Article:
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Food
Let Alexa Help You Brine a Turkey This Thanksgiving
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There’s a reason most of us only cook turkey once a year: The bird is notoriously easy to overcook. You could rely on gravy and cranberry sauce to salvage your dried-out turkey this Thanksgiving, or you could follow cooking advice from the experts.

Brining a turkey is the best way to guarantee it retains its moisture after hours in the oven. The process is also time-consuming, so do yourself a favor this year and let Alexa be your sous chef.

“Morton Brine Time” is a new skill from the cloud-based home assistant. If you own an Amazon Echo you can download it for free by going online or by asking Alexa to enable it. Once it’s set up, start asking Alexa for brining tips and step-by-step recipes customized to the size of your turkey. Two recipes were developed by Richard Blais, the celebrity chef and restaurateur best known for his Top Chef win and Food Network appearances.

Whether you go for a wet brine (soaking your turkey in water, salt, sugar, and spices) or a dry one (just salt and spices), the process isn’t as intimidating as it sounds. And the knowledge that your bird will come out succulent and juicy will definitely take some stress out of the holiday.

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Big Questions
Why Do the Lions and Cowboys Always Play on Thanksgiving?
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Rey Del Rio/Getty Images

Because it's tradition! But how did this tradition begin?

Every year since 1934, the Detroit Lions have taken the field for a Thanksgiving game, no matter how bad their record has been. It all goes back to when the Lions were still a fairly young franchise. The team started in 1929 in Portsmouth, Ohio, as the Spartans. Portsmouth, while surely a lovely town, wasn't quite big enough to support a pro team in the young NFL. Detroit radio station owner George A. Richards bought the Spartans and moved the team to Detroit in 1934.

Although Richards's new squad was a solid team, they were playing second fiddle in Detroit to the Hank Greenberg-led Tigers, who had gone 101-53 to win the 1934 American League Pennant. In the early weeks of the 1934 season, the biggest crowd the Lions could draw for a game was a relatively paltry 15,000. Desperate for a marketing trick to get Detroit excited about its fledgling football franchise, Richards hit on the idea of playing a game on Thanksgiving. Since Richards's WJR was one of the bigger radio stations in the country, he had considerable clout with his network and convinced NBC to broadcast a Thanksgiving game on 94 stations nationwide.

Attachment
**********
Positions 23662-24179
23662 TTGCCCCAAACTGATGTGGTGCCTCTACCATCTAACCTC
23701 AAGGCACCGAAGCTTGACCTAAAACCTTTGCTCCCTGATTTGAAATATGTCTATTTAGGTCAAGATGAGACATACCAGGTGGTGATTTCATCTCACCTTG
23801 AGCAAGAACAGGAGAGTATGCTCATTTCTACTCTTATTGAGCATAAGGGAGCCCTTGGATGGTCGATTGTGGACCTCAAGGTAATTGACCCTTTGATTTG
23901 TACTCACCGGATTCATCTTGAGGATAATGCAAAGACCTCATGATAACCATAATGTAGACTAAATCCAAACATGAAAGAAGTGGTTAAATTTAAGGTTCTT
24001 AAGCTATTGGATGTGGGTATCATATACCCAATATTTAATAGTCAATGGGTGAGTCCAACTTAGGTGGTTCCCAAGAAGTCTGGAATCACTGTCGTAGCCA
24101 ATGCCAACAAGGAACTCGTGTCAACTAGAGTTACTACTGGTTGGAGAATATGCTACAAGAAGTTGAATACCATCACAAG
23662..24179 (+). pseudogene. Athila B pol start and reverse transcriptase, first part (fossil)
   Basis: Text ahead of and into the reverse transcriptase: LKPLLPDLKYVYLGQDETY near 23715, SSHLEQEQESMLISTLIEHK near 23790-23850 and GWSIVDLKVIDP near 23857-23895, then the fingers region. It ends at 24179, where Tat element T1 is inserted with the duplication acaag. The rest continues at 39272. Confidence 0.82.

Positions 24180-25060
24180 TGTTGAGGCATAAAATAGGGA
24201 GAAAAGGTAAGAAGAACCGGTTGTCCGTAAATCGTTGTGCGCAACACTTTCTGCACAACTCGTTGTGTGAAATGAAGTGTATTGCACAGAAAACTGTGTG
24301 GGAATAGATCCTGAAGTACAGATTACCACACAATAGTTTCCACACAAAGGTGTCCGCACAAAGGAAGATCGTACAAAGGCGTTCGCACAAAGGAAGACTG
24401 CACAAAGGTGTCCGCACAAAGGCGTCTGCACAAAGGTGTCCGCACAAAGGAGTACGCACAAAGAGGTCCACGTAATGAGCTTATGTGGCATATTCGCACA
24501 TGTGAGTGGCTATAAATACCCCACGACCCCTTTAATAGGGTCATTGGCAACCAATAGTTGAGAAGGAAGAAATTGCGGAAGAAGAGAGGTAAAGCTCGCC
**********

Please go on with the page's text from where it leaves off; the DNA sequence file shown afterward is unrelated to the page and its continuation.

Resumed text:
The move worked brilliantly. The undefeated Chicago Bears rolled into town as defending NFL champions, and since the Lions had only one loss, the winner of the first Thanksgiving game would take the NFL's Western Division. The Lions not only sold out their 26,000-seat stadium, they also had to turn fans away at the gate. Even though the juggernaut Bears won that game, the tradition took hold, and the Lions have been playing on Thanksgiving ever since.

This year, the Lions host the Minnesota Vikings.

HOW 'BOUT THEM COWBOYS?


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The Cowboys, too, jumped on the opportunity to play on Thanksgiving as an extra little bump for their popularity. When the chance to take the field on Thanksgiving arose in 1966, it might not have been a huge benefit for the Cowboys. Sure, the Lions had filled their stadium for their Thanksgiving games, but that was no assurance that Texans would warm to holiday football so quickly.

Cowboys general manager Tex Schramm, though, was something of a marketing genius; among his other achievements was the creation of the Dallas Cowboys Cheerleaders.

Schramm saw the Thanksgiving Day game as a great way to get the team some national publicity even as it struggled under young head coach Tom Landry. Schramm signed the Cowboys up for the game even though the NFL was worried that the fans might just not show up—the league guaranteed the team a certain gate revenue in case nobody bought tickets. But the fans showed up in droves, and the team broke its attendance record as 80,259 crammed into the Cotton Bowl. The Cowboys beat the Cleveland Browns 26-14 that day, and a second Thanksgiving pigskin tradition caught hold. Since 1966, the Cowboys have missed having Thanksgiving games only twice.

Dallas will take on the Los Angeles Chargers on Thursday.

WHAT'S WITH THE NIGHT GAME?


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In 2006, because 6-plus hours of holiday football was not sufficient, the NFL added a third game to the Thanksgiving lineup. This game is not assigned to a specific franchise—this year, the Washington Redskins will welcome the New York Giants.

Re-running this 2008 article a few days before the games is our Thanksgiving tradition.